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Ware becomes first SBTS faculty member to serve as president of ETS
November 19, 2008
By Jeff Robinson

Bruce Ware, professor of Christian Theology at Southern Seminary, took the reins as president of ETS this week at the organization's annual meeting in Rhode Island. Ware is the first member of the Southern Seminary faculty to serve as ETS president. Photo: John Freidah

PROVIDENCE, R.I.--Bruce Ware this week became the first faculty member from The Southern Baptist Theological Seminary to serve as president of the Evangelical Theological Society (ETS).

Ware was elected vice president of ETS by a unanimous vote of fellow scholars at the 58th annual ETS meeting in Washington, D.C. in 2006. After one year of serving as vice president and one year as president-elect, Ware began his term as president during the 60th annual meeting of ETS this week at the Rhode Island Convention Center in Providence.

“It is a tremendous honor and privilege to serve in a role of leadership in such a wonderful organization as ETS,” said Ware, who has served as professor of Christian Theology at Southern Seminary since 1998.

“The Lord has blessed it and I believe continues to do so. I am very delighted to have Southern’s profile made a bit more noticeable through this and that’s a tremendous thing.”

Ware joined ETS in 1984 during his first year of teaching at Bethel Seminary and in the years since he has labored on the front lines of upholding biblical truth within evangelicalism. In 2000 he authored “God’s Lesser Glory,” a work defending the historic orthodox doctrine of God in the face of attacks by open theism — a position which argues, among other things, that God does not know perfectly what will happen in the future.

In 2004, Ware wrote a companion volume entitled “God’s Greater Glory” in which he positively asserted the classical doctrine of God from Scripture and church history. Earlier in this decade, ETS roiled in controversy over open theism and in 2003 in Atlanta, members narrowly voted to retain the membership of two of open theism’s most prominent scholars: Clark Pinnock and John Sanders.

While ETS is not currently embroiled in conflict, Ware said the vote on Pinnock and Sanders served as a sobering reminder of the need for accountability among evangelical scholars. To join ETS, members must sign off on a brief doctrinal statement that affirms the inerrancy of Scripture and the Trinity.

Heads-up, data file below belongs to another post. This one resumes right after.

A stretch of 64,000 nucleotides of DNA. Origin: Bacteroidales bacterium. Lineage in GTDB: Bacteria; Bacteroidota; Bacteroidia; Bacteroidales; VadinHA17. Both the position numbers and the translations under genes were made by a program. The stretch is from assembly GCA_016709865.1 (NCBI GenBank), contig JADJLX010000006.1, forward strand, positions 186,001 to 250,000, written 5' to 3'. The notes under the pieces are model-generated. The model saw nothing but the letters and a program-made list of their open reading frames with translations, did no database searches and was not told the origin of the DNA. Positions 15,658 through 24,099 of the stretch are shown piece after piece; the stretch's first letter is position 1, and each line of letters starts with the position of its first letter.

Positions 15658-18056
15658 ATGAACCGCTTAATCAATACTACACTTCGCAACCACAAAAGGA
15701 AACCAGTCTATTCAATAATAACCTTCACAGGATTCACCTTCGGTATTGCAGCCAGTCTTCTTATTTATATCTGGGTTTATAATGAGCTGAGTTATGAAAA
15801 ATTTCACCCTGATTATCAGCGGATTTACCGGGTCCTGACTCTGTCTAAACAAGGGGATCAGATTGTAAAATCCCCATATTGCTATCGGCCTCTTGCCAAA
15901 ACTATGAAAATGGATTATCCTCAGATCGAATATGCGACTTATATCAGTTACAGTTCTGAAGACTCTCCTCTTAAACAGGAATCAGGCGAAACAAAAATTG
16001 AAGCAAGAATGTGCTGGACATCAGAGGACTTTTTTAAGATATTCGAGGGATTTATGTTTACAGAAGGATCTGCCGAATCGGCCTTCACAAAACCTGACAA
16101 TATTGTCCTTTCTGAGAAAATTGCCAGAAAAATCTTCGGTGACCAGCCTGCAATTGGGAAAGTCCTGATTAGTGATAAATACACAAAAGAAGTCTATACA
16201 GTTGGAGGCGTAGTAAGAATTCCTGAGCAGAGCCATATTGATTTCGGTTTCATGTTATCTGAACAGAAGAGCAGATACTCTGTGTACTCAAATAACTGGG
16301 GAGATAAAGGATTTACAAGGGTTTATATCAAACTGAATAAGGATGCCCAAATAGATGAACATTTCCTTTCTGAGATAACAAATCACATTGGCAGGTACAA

“ETS went on record in a very clear way that we will watch carefully these movements that appear to be at odds with inerrancy and will call them on it,” Ware said. “I think it was a helpful warning that everything will not be tolerated. On the other hand, we tolerate a lot and I think that is the point of the organization: to tolerate any viable position that can argue from an inerrant Bible. ETS is intentionally a big tent.”

Ware has also been active in the gender debate and has staunchly argued in favor of the complementary roles of men and women in the church and home as set forth in Scripture.

In his 2005 book, “Father, Son, and Holy Spirit:
Relationships, Roles, and Relevance,” Ware demonstrated the significance of the roles played by each person of the Godhead in redemption as a model for gender roles in the home and church over against egalitarian arguments to the contrary.

Upon Ware’s election as vice president in 2006, an election that would ultimately propel him to the ETS presidency, Russell D. Moore, dean of the School of Theology and senior vice president of academic administration at Southern Seminary, said Ware is an ideal leader who brings a pastor’s heart and a scholar’s mind to ETS.

“Bruce Ware’s election by the Evangelical Theological Society is a recognition by his peers of his status as one of the preeminent theologians of the contemporary era. Dr. Ware has served the church with insight but also with courage,” Moore said.

“When faced with error, such as the move toward the so-called ‘openness of God’ on the part of some evangelical theologians, Dr. Ware stood in the role of Athanasius, warning us of the danger of that path. Bruce Ware will bring to the leadership of the ETS the kind of vision and conviction he has shown throughout his entire ministry.”

Ware is part of a large contingent of faculty members and Ph.D. students who will present scholarly papers at the annual meeting. Peter Gentry, professor of Old Testament interpretation, will deliver one of four plenary addresses.

“If Southern does not have the most representatives, it is clearly in the top two or three with both faculty and doctoral students represented in reading papers,” Ware said. “I am just so pleased that one of the plenary speakers—those are addresses to the entire ETS gathering of roughly 1,500— is Dr. Gentry. It’s a great honor to Southern also to have Peter be in that position.”


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